Ever wondered about this?
I heard Brian Tracy’s answer to this and I am leaning towards agreeing with him. Take a minute and ask yourself, “Why am I working/ Studying/ or whatever your occupation may be. His take is that we work so that we can get to a point where we do not have to work any more. Call it retirement, taking it easy or financial independence.
The point being, if you want to keep working because you love your job, it is a matter of choice, not a necessity. I had never thought about it that way before. My focus had been more from the financial independence perspective. The same question can be asked of students. What is the purpose of going to school? Is it because your parents said so? Or because all the other kids in the neighbourhood are going so in order to get your playmates, you need to go where they all go during the day?
I have always had a very strong bond with my bed. It is pure torture to get out of it every morning, and it has been so since as far back as I can remember. One morning I was whining (as usual) as the nanny got me ready for school. She explained to me that the reason I had to go to school is that Adam and Eve sinned and were thrown out of the garden of Eden which was paradise. So if I was to be upset with anyone, it should be with them. Had they not sinned, we would all still be in paradise, having a blast, not having to go to school, eating all the food that I could only long for (ice cream and chocolates) and playing all day with lions and tigers!
In the same way, businesses do tax planning, we should make a retirement plan.
Step 1: How long would you like to live after you stop working? If it was up to you, how many years would you like to continue living after retirement/ you stopped working? Let me say 20 years or thirty or forever. This is your long term goal.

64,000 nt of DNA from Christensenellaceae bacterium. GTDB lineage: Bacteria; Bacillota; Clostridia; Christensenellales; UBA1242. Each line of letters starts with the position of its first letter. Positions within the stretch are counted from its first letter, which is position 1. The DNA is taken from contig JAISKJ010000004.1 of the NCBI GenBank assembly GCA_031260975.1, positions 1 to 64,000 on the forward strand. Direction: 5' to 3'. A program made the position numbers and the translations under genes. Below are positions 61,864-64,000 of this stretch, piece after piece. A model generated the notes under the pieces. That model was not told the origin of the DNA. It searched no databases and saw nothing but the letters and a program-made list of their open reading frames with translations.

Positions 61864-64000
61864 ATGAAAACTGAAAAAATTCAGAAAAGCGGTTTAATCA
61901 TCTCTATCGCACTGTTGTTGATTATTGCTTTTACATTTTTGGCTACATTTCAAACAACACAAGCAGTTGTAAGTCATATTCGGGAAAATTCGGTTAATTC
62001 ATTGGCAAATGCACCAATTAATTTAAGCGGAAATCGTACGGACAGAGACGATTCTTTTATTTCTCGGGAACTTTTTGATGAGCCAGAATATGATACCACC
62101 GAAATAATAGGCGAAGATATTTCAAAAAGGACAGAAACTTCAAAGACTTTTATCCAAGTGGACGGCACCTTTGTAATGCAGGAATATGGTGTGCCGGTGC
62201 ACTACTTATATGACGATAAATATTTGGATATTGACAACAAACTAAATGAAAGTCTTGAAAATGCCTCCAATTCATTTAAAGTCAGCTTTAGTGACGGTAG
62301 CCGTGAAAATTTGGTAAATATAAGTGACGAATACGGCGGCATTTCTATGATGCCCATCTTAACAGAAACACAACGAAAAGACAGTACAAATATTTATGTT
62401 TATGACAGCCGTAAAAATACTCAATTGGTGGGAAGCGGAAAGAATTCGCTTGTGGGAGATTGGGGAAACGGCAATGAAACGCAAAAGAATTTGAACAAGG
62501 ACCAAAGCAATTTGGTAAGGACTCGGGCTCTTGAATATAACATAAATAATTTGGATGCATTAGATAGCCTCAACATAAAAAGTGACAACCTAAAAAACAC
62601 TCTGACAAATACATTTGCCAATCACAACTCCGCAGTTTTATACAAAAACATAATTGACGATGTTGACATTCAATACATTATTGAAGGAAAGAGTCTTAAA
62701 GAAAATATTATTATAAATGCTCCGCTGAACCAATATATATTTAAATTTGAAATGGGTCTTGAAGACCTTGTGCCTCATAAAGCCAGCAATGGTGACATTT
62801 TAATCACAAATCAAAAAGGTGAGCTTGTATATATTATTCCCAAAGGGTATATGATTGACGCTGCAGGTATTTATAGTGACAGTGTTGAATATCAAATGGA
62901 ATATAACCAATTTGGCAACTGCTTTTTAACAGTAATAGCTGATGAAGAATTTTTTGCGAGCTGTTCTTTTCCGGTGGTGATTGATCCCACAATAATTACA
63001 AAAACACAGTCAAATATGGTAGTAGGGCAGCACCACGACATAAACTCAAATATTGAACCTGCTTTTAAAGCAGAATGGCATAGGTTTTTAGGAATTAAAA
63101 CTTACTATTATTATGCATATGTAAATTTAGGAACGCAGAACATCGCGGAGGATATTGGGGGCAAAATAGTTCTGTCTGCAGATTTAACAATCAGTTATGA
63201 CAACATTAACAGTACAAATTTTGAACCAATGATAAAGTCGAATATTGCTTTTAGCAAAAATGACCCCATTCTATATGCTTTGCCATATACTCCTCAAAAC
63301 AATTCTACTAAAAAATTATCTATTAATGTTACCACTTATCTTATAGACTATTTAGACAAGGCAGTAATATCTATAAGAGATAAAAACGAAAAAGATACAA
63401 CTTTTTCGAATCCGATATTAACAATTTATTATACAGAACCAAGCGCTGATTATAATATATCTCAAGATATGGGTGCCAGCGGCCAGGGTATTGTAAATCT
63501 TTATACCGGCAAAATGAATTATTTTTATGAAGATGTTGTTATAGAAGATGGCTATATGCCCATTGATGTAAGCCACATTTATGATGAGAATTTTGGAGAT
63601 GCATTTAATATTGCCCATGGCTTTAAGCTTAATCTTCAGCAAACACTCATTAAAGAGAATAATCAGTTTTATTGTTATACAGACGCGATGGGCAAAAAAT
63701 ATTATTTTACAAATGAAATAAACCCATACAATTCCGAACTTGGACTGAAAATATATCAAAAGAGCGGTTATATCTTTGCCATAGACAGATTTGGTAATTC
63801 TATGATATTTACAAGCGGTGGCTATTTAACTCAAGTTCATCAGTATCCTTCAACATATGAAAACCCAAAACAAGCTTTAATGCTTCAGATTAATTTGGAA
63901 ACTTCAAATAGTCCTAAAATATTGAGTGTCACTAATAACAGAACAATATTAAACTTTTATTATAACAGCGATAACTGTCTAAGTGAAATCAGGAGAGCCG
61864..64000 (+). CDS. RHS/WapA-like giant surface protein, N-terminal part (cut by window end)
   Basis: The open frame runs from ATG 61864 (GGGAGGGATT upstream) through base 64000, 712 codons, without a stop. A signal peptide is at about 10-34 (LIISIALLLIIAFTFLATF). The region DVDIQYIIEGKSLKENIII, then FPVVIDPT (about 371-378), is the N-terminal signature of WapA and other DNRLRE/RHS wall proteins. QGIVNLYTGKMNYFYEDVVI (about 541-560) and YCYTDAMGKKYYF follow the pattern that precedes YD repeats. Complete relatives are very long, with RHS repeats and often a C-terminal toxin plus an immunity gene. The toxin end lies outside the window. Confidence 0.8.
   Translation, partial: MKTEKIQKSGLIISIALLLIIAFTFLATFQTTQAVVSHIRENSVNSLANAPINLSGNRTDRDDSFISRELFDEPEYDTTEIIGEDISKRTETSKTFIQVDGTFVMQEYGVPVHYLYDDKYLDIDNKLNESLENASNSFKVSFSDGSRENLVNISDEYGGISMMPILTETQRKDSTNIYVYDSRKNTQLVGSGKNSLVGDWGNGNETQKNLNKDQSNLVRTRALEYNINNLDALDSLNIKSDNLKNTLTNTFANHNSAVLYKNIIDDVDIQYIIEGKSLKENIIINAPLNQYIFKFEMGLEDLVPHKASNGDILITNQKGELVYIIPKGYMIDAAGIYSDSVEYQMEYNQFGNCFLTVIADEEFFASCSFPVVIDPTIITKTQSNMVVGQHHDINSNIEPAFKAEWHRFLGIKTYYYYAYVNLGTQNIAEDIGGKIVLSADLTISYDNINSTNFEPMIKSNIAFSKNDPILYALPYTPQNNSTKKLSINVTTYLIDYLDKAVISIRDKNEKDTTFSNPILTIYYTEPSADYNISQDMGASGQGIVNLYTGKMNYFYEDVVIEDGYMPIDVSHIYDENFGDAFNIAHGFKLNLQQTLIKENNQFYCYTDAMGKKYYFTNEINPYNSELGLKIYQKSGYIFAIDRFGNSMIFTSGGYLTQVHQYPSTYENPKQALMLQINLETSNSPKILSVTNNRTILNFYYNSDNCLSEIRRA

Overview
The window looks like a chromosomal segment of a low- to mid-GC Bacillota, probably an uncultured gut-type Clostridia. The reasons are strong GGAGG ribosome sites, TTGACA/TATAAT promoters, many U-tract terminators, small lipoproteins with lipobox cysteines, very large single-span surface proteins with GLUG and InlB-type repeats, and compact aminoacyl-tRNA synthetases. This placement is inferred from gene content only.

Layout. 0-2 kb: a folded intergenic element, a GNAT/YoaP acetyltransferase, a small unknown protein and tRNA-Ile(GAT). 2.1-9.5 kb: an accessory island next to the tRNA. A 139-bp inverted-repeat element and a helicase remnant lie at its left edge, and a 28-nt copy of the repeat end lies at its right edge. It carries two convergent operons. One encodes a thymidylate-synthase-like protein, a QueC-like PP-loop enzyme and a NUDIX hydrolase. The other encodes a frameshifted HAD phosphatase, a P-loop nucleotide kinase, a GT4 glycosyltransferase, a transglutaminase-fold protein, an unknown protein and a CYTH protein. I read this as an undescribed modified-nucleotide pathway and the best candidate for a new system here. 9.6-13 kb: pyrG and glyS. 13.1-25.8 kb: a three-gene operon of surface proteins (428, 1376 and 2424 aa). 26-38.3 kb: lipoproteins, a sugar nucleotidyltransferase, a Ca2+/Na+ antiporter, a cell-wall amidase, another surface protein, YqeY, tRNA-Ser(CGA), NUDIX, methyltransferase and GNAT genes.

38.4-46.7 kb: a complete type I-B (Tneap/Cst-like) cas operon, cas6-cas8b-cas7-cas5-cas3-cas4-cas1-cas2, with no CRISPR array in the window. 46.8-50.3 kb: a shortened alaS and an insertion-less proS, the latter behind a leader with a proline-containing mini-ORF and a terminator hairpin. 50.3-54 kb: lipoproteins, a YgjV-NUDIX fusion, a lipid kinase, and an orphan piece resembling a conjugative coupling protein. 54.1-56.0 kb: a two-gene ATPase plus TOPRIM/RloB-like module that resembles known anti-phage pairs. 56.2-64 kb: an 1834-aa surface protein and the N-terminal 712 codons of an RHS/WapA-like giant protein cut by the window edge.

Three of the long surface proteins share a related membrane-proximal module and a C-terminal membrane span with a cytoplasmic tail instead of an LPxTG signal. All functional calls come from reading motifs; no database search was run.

Step 2: How much money will you need to be able to sustain the lifestyle you want without working? In order to get this number, you need to establish how much you currently spend per month. This is always a painful part of financial management. this is where most people get stuck and are not able to budget. Keeping an eye on your expenses in a given month. I recently reworked my number and was shocked at how much I spend on food!
Here, you are trying to find your Number (with a capital N) and work out ways in which you will be able to attain it. Like any other plan, you start out with the long term goal (the end) and break it down to the medium-term goals, further down to the short term goals and finally to now.
Step 3: Armed with your list of all your regular monthly expenses, you can now extrapolate and come up with your number. Say your number is Kshs.25,000 – multiply this by 12 to get your annual needs. Next, multiply by 20 (if 20 is the number of years you would like to live after retirement if it was up to you). And just like that, you have your Number!
Step 4: Now work backwards to establish how much you need to invest in order to reach your Number. Note that I said invest and not save. When you invest, you expect a higher return and of course, you would be earning interest on both the principal and the interest accrued. If you were to save, chances are that at some point, your savings would run out. However with investments, if you put away a large enough principal, you can survive only on the interest for as long as you would like without touching the principal which will be earning more interest for the years to come.
Wouldn’t that be lovely?
FYI: If your goal was to live forever, please talk to an actuarial scientist. They are better placed to calculate how much you need to invest now to ensure income in perpetuity.
Author of this article, Susan Nyakiamo is a personal finance coach, email: firstname.lastname@example.org.